Boat­yard owner wants ap­pren­tice scheme set up for ship­wrights

Irish Examiner - County - - News - Áilín Quin­lan

The owner of a thriv­ing Cork boat­yard has called for the es­tab­lish­ment of an ap­pren­tice­ship scheme for ship­wrights, warn­ing that with­out one, the Ir­ish marine in­dus­try will be un­able to ex­pand.

He has raised the is­sue with a num­ber of of­fi­cial bod­ies in a bid to high­light the need for such a pro­gramme.

About 60% of Ger Sul­li­van’s work­force at the Bere Is­land Boat­yard just off the West Cork coast, are from Eastern Europe — be­cause he can­not find suit­ably skilled work­ers in Ire­land to build or re­pair boats.

“There are no spe­cific train­ing cour­ses for ship­yard work­ers or for ship­wrights — and this is not just in Cork, but in Ire­land,” warned Mr Sul­li­van, who said that the es­tab­lish­ment of such a scheme was cru­cial to what he de­scribed as the rapidly ex­pand­ing busi­ness of main­tain­ing and re­pair­ing ves­sels.

“The marine in­dus­try is in a growth cy­cle at the mo­ment. We have a lot of off­shore work in the main­te­nance and re­pair of large ves­sels in the fish­ing and oil in­dus­tries, for ex­am­ple, but with­out the proper skillset we can­not con­tinue to meet the de­mand into the fu­ture.”

He has, he says, raised the is­sue with a num­ber of or­gan­i­sa­tions such as the Cork Education and Train­ing Board, the Na­tional Mar­itime Col­lege Of Ire­land in Ri­nagskiddy, and BIM.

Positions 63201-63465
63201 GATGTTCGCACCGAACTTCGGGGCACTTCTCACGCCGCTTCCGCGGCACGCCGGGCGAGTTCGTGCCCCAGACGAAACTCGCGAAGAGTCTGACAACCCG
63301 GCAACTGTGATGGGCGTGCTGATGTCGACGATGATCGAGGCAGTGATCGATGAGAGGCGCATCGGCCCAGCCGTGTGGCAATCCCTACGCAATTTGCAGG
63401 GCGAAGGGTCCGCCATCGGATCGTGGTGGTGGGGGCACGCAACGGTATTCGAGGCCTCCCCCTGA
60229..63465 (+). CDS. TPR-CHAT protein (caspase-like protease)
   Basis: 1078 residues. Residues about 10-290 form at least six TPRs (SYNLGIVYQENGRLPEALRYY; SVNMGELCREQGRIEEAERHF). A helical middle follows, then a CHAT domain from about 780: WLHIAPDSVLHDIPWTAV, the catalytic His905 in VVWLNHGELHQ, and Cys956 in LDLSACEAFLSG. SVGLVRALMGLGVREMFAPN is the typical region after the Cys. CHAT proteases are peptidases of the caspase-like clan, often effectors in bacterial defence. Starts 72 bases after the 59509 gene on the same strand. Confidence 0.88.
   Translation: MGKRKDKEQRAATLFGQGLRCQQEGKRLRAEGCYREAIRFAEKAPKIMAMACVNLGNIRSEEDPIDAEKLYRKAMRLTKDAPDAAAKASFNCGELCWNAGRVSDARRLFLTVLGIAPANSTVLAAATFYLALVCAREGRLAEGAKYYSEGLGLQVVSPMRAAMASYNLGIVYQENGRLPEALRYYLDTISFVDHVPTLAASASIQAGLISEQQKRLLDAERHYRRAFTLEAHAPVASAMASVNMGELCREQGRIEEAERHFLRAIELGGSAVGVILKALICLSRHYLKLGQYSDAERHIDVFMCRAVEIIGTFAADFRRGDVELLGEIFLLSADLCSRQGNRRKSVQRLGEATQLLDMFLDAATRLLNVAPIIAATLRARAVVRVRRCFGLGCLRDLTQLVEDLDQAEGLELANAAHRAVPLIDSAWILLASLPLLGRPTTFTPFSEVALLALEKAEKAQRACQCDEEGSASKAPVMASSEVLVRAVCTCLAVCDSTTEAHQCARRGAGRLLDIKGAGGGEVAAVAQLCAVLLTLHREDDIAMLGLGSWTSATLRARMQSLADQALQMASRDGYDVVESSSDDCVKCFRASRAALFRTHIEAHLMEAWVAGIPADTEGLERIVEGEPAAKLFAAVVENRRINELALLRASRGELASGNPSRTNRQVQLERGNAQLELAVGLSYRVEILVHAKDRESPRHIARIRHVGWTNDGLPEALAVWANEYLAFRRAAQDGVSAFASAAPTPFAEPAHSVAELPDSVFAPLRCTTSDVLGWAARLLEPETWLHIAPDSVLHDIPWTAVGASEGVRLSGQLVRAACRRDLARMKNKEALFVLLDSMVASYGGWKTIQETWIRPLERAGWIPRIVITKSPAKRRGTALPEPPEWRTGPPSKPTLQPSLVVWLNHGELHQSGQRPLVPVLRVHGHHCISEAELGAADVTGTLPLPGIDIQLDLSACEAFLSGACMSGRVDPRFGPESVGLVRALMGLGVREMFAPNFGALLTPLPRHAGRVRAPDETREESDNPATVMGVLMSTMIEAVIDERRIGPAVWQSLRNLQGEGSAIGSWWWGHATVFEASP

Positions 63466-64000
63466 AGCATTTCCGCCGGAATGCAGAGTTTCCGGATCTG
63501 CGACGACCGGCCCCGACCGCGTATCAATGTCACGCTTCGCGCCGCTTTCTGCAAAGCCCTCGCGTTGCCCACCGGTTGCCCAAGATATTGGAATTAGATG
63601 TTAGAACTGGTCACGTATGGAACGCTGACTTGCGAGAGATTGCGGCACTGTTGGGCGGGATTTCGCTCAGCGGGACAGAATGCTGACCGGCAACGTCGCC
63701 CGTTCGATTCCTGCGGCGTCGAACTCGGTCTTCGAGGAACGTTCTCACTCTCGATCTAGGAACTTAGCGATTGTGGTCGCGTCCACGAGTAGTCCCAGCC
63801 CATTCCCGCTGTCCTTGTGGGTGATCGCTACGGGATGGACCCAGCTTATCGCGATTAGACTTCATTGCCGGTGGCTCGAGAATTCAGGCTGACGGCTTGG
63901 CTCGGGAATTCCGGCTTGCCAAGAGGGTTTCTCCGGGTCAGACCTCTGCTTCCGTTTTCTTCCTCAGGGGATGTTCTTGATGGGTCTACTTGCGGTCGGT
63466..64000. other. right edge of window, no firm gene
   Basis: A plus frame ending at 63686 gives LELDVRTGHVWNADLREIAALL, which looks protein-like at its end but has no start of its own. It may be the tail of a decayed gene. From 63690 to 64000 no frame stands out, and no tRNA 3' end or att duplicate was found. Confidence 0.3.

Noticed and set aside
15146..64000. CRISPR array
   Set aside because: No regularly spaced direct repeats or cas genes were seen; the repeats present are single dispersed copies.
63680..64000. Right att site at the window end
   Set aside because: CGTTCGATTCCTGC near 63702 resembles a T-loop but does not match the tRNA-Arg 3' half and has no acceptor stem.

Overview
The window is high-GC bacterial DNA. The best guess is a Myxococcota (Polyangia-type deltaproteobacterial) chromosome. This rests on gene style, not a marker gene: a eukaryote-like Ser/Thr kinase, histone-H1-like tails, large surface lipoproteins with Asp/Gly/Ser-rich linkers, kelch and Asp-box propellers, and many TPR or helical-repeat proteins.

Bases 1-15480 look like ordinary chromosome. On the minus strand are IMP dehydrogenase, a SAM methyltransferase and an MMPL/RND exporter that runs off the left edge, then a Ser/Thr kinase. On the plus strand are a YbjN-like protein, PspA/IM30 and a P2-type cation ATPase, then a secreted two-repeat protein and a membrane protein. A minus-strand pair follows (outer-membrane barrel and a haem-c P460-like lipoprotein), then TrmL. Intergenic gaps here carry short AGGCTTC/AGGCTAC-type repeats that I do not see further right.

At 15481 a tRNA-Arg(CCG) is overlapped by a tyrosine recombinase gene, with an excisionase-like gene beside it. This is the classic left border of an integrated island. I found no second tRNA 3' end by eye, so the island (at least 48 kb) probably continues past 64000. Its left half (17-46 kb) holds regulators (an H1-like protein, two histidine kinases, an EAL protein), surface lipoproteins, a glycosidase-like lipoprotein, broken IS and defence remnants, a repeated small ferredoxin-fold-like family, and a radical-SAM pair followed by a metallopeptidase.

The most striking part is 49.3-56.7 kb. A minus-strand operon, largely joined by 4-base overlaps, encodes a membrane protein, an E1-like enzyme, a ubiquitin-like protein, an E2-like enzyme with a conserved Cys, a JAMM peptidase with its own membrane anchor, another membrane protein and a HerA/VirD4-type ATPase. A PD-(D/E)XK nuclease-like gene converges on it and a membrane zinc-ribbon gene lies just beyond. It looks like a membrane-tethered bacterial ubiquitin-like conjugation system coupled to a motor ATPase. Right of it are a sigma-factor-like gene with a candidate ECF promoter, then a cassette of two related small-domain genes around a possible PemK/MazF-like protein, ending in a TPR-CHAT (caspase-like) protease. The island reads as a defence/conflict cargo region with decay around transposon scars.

“In or­der to ex­pand our com­pany, for ex­am­ple, we need qual­i­fied work­ers and we have to have a way of train­ing lo­cal peo­ple.

“Cur­rently the ap­pren­tice­ship schemes that are avail- able are not suited to our spe­cific needs. In the past we’ve had to go to Eastern Europe to find suit­ably skilled work­ers with the nec­es­sary ex­pe­ri­ence.

“In our com­pany we have a good skillset but in or­der to move for­ward we need ap­pren­tice­ship pro­grammes es­tab­lished specif­i­cally for ship­wrights.

“As a com­pany, we’d be happy to en­gage in train­ing such work­ers in con­junc­tion with an ap­pren­tice­ship scheme,” he said, adding that such a scheme would have to be es­tab­lished, ac­cred­ited, and run in a struc­tured and pro­fes­sional man­ner and with an ap­pro­pri­ate pay-scale for ap­pren­tices in terms of in­cre­men­tal qual­i­fi­ca­tions.

At the mo­ment, said Mr Sul­li­van, more than half of his 14strong work­force were from Eastern Europe, but that if an ef­fec­tive ap­pren­tice­ship scheme was set up, the com­pany would be able to hire lo­cally.

“As the owner of a marine in­dus­try I want to em­pha­sise that such train­ing is ab­so­lutely cru­cial to the fu­ture of the in­dus­try — the in­dus­try can­not grow with­out this skillset and this skillset is not avail­able in Ire­land at the mo­ment, although we had it back in the six­ties and seven­ties.”

Ger Sul­li­van, Bere Is­land Boat­yard: Wants an ap­pren­tice­ship scheme for ship­wrights.

Ar­danakilla Light­house, Bere Is­land, where Ger Sul­li­van’s boat­yard is based.

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